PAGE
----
The Lost City beats Everything Everywhere to the box office summit

A clever marketing campaign helped The Lost City draw bigger Easter crowds than Everything Everywhere All at Once.
Has The Lost City found itself in the box office top spot? Image: Kimberley French.

Here is a shock. Everything Everywhere All at Once has excellent reviews and opened over Easter 2022. Surely it must win the weekend?

After all, our critic Stephen Russell loved it:

Read: Everything Everywhere All at Once is bonkers but brilliant.

No. That honour went to The Lost City, with $4.4m off the extended weekend on 431 screens.

Roadshow did not even blast its comic drama blockbuster all over the multiplexes. It went out on all of 105 screens to make $649,000.

Both these films have female heroines of relatively mature age, and transport ordinary folks into crazed universes. They are romps which use and joke about superhero tropes. Neither of them are drenched in testosterone and exploding cars.

What’s the difference between them?

The Lost City has better name recognition on the cast, obviously, and its excellent marketing campaign takes full advantage of this. Its budget is also $100m, which is three times as much.

What happened in the US?

The two films went head to head, opening on 25 March. Lost City made $42m, while Everything had a soft launch which grew quickly until it made $8.3m over Easter. So Lost City has made $106m and Everything is on $25m. We don’t yet know the real international impact of either film.

Both films have made a similar return on investment, though Everything may have space to grow in North America and Lost City collapsed quickly.

The local chart

Lost City is on top at $4.4m, which is not great. Then we have Fantastic Beasts 3 in its second week on 515 screens, where it made $3.26m to clock $10.61m altogether. Then came Sonic the Hedgehog 2, in its third week, with 435 screens and $2.6m, holding pretty firm to bank $12.34m. The Bad Guys gained 32 screens in week three to go out on 363, to clear another $1.68m for a $7.93m total.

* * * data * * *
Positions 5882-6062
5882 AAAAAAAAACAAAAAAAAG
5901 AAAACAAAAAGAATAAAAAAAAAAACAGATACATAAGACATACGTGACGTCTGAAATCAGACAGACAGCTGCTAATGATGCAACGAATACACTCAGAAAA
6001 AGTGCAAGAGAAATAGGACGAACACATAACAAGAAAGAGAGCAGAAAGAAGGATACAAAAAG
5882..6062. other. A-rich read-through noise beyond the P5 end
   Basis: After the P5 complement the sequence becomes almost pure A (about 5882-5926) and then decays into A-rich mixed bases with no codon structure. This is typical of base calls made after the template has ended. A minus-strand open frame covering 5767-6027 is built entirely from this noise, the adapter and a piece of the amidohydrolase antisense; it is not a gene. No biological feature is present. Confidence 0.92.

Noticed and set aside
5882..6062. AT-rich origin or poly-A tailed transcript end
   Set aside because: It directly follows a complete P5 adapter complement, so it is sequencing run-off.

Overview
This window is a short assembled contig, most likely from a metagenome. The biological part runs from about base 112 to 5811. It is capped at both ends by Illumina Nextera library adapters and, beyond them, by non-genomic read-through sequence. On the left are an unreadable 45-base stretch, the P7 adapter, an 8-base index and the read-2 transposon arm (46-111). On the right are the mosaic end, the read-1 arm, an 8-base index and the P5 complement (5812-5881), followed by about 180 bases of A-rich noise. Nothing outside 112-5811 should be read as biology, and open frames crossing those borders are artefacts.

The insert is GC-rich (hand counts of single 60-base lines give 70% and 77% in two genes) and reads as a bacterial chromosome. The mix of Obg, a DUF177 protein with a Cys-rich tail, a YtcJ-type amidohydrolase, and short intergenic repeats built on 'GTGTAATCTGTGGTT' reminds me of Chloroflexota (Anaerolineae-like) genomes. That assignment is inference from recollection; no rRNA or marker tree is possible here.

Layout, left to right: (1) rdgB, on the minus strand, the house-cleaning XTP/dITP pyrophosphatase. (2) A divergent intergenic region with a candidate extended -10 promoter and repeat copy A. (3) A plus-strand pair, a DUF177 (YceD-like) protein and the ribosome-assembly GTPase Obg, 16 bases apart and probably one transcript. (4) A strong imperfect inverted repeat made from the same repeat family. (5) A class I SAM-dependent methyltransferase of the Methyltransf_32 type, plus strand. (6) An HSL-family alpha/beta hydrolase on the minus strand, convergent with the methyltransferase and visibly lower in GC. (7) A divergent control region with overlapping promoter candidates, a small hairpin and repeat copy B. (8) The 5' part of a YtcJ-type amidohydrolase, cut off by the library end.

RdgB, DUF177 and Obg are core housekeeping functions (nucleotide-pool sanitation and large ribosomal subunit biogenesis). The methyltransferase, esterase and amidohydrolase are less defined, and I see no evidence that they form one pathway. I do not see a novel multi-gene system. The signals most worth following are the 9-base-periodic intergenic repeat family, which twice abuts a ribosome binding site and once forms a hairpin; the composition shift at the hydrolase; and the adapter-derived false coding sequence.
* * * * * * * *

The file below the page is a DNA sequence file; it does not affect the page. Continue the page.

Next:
Next we find Hindi film K.G.F: Chapter 2 on a first week stash of 98 screens, which it deployed to take $1.55m.

Michael Bay’s Ambulance is a tragic mess with $227,000 in week-two off 233 screens.

River, Wash My Soul, A Stitch in Time, Carbon: an Unauthorised Biography and Loveland are just hanging on in a few cinemas so the Australian pictures are very, very quiet. As expected in the Easter rush.

Generally speaking, the weekend was quieter than we expected, but still an important box office surge for the exhibitors.

Two oddities

K.G.F: Chapter 2 did well here, but the US figure is remarkable. Here is the Variety analysis, with US$: K.G.F. Chapter 2:

was the second highest-grossing film worldwide over the Easter weekend, with a $70.6 million gross, according to estimates released by Comscore. The weekend winner was Fantastic Beasts: The Secrets of Dumbledore with $114.7 million.

Produced by Vijay Kiragandur for Hombale Films, K.G.F: Chapter 2 was made on a budget of $13 million. Hombale have confirmed a four-day worldwide weekend gross of INR5.46 billion ($71.6 million)

Here is the trailer:

That clip opens with a YouTube ad – in my case it was a horrible Clive Palmer piece of scary, smeary propaganda. Ironically, the film itself can be construed as a lump of nationalism, certainly steeped in hyper-masculine weapon worship. But that is my emotional response to a trailer and I don’t know anything about the film itself.

Sony Pictures Entertainment has released Father Stu into 2,705 US cinemas, taking advantage of the Easter vibe with a faith-based picture. It made $7.4m, which is $2,715 per screen, which is pretty low, but still gave it slot number 5 in the North American chart. It has not been released here.

It is a true-life redemption story about a hell-raising boxer who becomes a hell-quelling priest, written and directed by Rosalind Ross, who is also the partner of Mel Gibson. It stars Mark Wahlberg, who was persuaded by Gibson to put some of his own money into the budget. Gibson is the second lead, with Jackie Weaver as the third name on the credits.

David Tiley was the Editor of Screenhub from 2005 until he became Content Lead for Film in 2021 with a special interest in policy. He is a writer in screen media with a long career in educational programs, documentary, and government funding, with a side order in script editing. He values curiosity, humour and objectivity in support of Australian visions and the art of storytelling.